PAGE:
Join Bridge Winners
Over my shoulder
(Page of 6)

West
QJ5
Q82
J104
AKQ2
North
863
J1063
Q5
7643
East
South
W
N
E
S
P
1
P
2
P
4
P
P
P
D
4 South
NS: 0 EW: 0
K
3
9
10
0
0
1
1

On the fourth board of a 48-board match against strong opponents, you hold QJ5 Q82 J104 AKQ2, game all, imps

Partner passes, 1 on your right. Your partner might overcall 1NT on this hand, but you think he'd be wrong: you pass, hoping you're avoiding an 800 penalty rather than missing a vulnerable game. 2 on your left, 4 on your right. You lead K, asking for standard count, and dummy puts down

863 J1063 Q5 7643

Declarer oozes insincerity as she thanks her partner. In due course, she calls for a low club, partner follows with 9 and declarer with 10. Your agreement is to play second highest from four, so it seems almost certain that the 10 was singleton.

It can't be wrong to continue clubs in any case, can it?

Yes it can. Suppose declarer's hand is AK10xx Axx AKxx 10. She'll ruff a club continuation, cash AK, cross to DQ, ruff a club, cash AK pitching a heart, and lead her last diamond, needing three more tricks.  You can discard your last club, but declarer will ruff the diamond and ruff a club: you'll be endplayed when you overruff.  (On all pages, use the Next button to follow the play.)

West
QJ5
Q82
J104
AKQ2
North
863
J1063
Q5
7643
East
97
K97
9876
J985
South
AK1042
A54
AK32
10
W
N
E
S
P
1
P
2
P
4
P
P
P
D
4 South
NS: 0 EW: 0
K
3
9
10
0
0
1
A
4
5
2
3
1
1
A
5
3
7
3
2
1
K
J
6
9
3
3
1
2
4
Q
6
1
4
1
6
8
4
2
3
5
1
A
10
5
7
3
6
1
K
J
3
9
3
7
1
3
Q
8
8
1
8
1
7
J
10
Q
0
8
2
2
10
K
A
3
9
2
5
12

 What about a switch at trick two to Q?

 

Q would be dangerous - partner could have K singleton - and anyway it fails on the layout we're considering: declarer wins, crosses to Q, ruffs a club, cashes AK discarding a heart, and leads her fourth diamond. If you discard a club, she ruffs out your last club and endplays you with king and another spade. Or if you discard a heart, she ruffs a club and leads a heart, forcing you to rise with your doubleton Q and give her a tenth trick.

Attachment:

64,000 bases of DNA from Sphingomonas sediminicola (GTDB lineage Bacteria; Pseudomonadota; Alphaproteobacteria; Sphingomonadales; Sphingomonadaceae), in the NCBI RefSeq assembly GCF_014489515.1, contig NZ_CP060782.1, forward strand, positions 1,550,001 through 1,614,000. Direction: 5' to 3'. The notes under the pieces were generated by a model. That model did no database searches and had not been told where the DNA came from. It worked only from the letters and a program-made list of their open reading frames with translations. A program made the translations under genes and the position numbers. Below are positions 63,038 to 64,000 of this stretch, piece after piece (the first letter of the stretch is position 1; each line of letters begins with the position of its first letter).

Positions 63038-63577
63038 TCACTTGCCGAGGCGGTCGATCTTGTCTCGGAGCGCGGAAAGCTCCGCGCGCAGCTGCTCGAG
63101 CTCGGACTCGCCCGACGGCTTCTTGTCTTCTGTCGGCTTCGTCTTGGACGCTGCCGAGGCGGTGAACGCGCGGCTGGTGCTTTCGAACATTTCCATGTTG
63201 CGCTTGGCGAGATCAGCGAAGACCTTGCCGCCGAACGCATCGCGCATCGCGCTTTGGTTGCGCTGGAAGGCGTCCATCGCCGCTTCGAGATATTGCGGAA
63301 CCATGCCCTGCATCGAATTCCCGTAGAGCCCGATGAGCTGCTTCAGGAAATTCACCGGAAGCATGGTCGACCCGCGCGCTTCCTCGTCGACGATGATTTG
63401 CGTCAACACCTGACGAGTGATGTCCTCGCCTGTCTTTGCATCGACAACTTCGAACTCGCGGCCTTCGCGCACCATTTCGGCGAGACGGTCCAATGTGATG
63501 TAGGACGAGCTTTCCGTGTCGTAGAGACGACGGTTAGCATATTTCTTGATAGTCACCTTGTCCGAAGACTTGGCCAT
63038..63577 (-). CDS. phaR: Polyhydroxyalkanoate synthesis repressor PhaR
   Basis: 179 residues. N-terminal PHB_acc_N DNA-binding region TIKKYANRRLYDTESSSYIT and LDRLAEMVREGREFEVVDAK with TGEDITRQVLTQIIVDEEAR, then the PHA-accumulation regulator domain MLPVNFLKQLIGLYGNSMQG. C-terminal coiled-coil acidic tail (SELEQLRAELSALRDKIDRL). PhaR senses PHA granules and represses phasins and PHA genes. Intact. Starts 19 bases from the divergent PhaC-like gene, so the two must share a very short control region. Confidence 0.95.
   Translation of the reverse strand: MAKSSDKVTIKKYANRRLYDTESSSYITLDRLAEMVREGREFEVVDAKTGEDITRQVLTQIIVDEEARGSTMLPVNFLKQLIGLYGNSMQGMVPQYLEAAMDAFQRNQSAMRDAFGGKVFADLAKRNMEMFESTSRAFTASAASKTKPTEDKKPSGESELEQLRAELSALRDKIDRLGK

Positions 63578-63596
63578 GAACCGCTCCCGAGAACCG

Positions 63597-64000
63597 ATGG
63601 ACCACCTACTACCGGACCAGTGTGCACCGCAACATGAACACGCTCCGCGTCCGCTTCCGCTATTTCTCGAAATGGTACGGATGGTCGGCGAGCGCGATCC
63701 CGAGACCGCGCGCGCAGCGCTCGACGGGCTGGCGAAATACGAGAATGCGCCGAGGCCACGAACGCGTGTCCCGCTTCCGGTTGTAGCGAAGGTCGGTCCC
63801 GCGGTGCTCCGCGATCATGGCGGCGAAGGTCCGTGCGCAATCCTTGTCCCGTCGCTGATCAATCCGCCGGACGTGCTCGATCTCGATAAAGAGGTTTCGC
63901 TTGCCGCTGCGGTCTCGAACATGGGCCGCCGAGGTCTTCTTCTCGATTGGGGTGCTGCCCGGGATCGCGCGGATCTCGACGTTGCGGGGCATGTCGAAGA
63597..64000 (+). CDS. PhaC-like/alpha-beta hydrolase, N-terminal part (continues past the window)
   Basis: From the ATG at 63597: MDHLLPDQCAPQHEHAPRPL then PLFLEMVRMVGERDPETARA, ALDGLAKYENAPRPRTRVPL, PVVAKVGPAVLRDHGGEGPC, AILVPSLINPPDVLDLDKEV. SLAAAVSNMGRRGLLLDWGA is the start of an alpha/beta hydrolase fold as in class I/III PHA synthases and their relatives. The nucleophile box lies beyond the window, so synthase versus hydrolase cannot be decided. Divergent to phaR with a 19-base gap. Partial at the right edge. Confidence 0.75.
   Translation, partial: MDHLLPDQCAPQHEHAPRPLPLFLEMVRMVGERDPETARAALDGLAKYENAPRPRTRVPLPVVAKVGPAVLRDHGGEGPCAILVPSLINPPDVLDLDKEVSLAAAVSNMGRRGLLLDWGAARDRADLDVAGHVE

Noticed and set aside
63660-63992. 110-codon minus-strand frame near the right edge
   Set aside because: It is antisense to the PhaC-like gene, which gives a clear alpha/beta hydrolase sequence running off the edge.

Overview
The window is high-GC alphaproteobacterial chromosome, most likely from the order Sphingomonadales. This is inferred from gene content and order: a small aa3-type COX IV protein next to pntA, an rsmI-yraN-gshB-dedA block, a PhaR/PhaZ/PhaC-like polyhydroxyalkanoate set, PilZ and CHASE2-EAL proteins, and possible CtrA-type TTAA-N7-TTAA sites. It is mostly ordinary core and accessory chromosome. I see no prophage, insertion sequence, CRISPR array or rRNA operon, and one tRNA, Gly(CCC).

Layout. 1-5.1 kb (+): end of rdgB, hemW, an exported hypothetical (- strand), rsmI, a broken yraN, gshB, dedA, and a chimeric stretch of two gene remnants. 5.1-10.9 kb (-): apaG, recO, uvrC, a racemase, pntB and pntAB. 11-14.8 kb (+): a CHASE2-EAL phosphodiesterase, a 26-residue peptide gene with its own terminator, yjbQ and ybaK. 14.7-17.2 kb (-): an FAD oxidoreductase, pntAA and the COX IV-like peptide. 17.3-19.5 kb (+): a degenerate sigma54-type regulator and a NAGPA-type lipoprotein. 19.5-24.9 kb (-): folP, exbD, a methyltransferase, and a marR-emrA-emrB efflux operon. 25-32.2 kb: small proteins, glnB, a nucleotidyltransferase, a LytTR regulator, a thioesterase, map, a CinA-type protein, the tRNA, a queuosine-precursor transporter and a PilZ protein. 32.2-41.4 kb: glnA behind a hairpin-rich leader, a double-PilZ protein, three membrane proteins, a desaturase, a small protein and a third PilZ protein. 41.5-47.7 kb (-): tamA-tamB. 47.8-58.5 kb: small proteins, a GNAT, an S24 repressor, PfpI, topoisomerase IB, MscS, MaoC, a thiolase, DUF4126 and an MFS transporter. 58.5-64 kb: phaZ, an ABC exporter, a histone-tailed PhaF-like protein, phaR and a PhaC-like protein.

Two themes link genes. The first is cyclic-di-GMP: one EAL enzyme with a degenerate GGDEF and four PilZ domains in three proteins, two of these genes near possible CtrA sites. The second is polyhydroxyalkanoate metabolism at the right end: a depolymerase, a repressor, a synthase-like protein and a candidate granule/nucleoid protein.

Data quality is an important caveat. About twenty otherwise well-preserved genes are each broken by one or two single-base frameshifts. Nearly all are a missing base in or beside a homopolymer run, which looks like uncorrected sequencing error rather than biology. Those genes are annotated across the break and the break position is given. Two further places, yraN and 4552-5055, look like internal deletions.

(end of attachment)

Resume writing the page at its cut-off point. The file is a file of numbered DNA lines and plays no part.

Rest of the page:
West
QJ5
Q82
J104
AKQ2
North
863
J1063
Q5
7643
East
97
K97
9876
J985
South
AK1042
A54
AK32
10
W
N
E
S
P
1
P
2
P
4
P
P
P
D
4 South
NS: 0 EW: 0
K
3
9
10
0
0
1
Q
3
7
A
3
1
1
2
4
Q
8
1
2
1
4
5
2
2
3
3
1
A
J
5
6
3
4
1
K
10
3
9
3
5
1
3
2
6
7
1
6
1
6
8
4
Q
3
7
1
4
Q
6
7
0
7
2
9

So your only safe switch is to J.

At trick two, you switch to J; it goes Q, K, A. Declarer continues with 9 to your 10 and partner's 6. You play standard current count. Now what?

West
QJ5
Q82
J104
AKQ2
North
863
J1063
Q5
7643
East
South
W
N
E
S
P
1
P
2
P
4
P
P
P
D
4 South
NS: 0 EW: 0
K
3
9
10
0
0
1
J
Q
K
A
3
1
1
9
10
5
6
0
1
2
3

The danger is obvious. Your brilliant diamond switch has set up the suit for declarer, whose hand is AK10xx Ax A987x 10. If you revert to clubs, declarer will ruff, cash the top trumps, and run the diamonds, pitching three hearts from dummy.

West
QJ5
Q82
J104
AKQ2
North
863
J1063
Q5
7643
East
97
K975
K63
J985
South
AK1042
A4
A9872
10
W
N
E
S
P
1
P
2
P
4
P
P
P
D
4 South
NS: 0 EW: 0
K
3
9
10
0
0
1
J
Q
K
A
3
1
1
9
10
5
6
0
1
2
3

But there's an easy solution. Now is the time to get active and lead a heart. Then you'll be able to ruff the fourth round of diamonds and cash the setting heart trick.

You switch to 2. Declarer plays J from dummy: it holds. She crosses to A, ruffs a diamond, partner playing 8, crosses to A, and leads another diamond. You sadly discard Q; declarer ruffs in dummy, partner following with 7, ruffs a club, cashes K, and shows you K and the last two spades.

West
QJ5
Q82
J104
AKQ2
North
863
J1063
Q5
7643
East
97
975
K876
J985
South
AK1042
AK4
A932
10
W
N
E
S
P
1
P
2
P
4
P
P
P
D
4 South
NS: 0 EW: 0
K
3
9
10
0
0
1
J
Q
K
A
3
1
1
9
10
5
6
0
1
2
2
J
5
4
1
2
2
3
7
A
5
3
3
2
2
4
6
8
1
4
2
3
9
A
8
3
5
2
3
Q
8
7
1
6
2
4
5
2
2
3
7
2
K
J
6
9
3
8
2
10

Partner shakes his head and puts his cards back in the wallet. Writing down -620, you reflect that there are only 44 boards to play, and partner will do his best to make you dummy on more than 11 of them.

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